Student loan debt has become a fact of life for graduating college seniors. In 2012, about 2/3 of college students will take out some form of student loans. Among those who do borrow money to pay for college, the average debt load upon graduation is $23,300. For students just starting out, often in low paying entry level jobs, paying off these loans can be a challenge. This article will give you some tips on managing and paying down your student loans.
The first step is to figure out how much you need to pay, who you need to pay it to, and when you need to pay it. The easiest way to do this is by using the National Student Loan Data System, where you can keep track of all your Federal student loans. For Stafford loans, you have a grace period of six months after you graduate. For Perkins loans, the grace period is nine months. However, other loans, including private loans, may have no grace period. Knowing when you need to start making payments is essential. According to Fastweb.com, between 25 and 33 percent of borrowers are either late or delinquent on their first loan payment. Missing a payment can harm your credit rating, and potentially result in costly fees. There’s no reason to make your debt repayment harder than it already is! For this reason, try to set up automatic payments at least equal to the minimum monthly payment, and more if you can afford it.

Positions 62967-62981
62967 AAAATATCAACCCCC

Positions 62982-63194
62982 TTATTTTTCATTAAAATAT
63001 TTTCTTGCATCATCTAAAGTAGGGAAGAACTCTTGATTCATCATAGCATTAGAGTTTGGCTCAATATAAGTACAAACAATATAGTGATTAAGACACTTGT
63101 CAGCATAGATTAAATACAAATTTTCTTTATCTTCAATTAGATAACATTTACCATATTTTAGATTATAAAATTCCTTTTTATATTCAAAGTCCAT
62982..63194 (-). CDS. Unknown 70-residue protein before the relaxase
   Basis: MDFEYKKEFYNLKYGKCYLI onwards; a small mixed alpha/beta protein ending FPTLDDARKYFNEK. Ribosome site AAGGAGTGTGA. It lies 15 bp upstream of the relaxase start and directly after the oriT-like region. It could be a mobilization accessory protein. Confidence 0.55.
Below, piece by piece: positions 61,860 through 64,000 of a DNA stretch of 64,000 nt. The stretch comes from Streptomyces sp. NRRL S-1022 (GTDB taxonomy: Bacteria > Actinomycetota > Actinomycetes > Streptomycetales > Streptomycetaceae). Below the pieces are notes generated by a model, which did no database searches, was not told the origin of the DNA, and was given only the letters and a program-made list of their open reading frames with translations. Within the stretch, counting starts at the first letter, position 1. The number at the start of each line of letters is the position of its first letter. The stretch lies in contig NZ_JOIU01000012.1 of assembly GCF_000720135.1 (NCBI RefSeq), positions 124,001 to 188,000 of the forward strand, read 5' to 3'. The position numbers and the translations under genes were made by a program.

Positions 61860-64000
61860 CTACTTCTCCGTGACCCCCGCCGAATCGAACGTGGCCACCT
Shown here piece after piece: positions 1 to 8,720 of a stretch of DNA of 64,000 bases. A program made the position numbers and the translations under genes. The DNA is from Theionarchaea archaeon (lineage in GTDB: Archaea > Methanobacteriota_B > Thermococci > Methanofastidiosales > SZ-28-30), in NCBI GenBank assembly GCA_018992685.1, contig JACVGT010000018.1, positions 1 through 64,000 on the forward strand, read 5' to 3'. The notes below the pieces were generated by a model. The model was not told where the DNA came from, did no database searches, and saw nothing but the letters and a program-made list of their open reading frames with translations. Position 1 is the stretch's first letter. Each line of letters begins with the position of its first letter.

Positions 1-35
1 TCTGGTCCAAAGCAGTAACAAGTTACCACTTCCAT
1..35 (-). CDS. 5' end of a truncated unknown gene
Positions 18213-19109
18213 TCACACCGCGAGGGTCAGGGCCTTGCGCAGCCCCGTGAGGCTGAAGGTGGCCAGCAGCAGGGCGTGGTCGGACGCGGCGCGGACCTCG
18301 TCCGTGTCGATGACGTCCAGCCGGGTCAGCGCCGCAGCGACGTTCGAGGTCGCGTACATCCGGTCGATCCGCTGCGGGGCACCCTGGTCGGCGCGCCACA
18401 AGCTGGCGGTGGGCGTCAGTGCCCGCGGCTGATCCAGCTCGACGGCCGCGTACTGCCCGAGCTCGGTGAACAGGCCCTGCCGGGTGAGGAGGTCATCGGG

The next step is to make a debt repayment schedule. By using amortization calculators such as those provided by bankrate.com, you can easily determine what your monthly payment will be, and even calculate how much interest you will save by paying more. If you are going to pay more than the standard payment, make sure to apply the extra payment to the highest interest loans first. In addition, make sure you are still making the standard payments on all your other loans.
What to do if you have trouble making payments:
This may be the reason you’re reading this article in the first place. If you find you can’t make your monthly payments, don’t panic. The Federal Government has some alternative payment plans. You can get information from FinAid.org on various income-based repayment plans, as well as options such as debt consolidation, forbearance, and Public Service Loan Forgiveness. By using these resources as well as the amortization calculator above, you can calculate your monthly payment under different plans, as well as the amount of interest you will pay and how long it will take you to pay off your debt.
Above all, deal with your student loans proactively. Start exploring alternative payment plans before you miss your first payment, not after collectors start hounding you. Debt is a problem that only grows worse when you ignore it. By making a plan before you even have to make your first payment, you can put yourself on the path to being free from your student loans, while still enjoying life in the “real world.”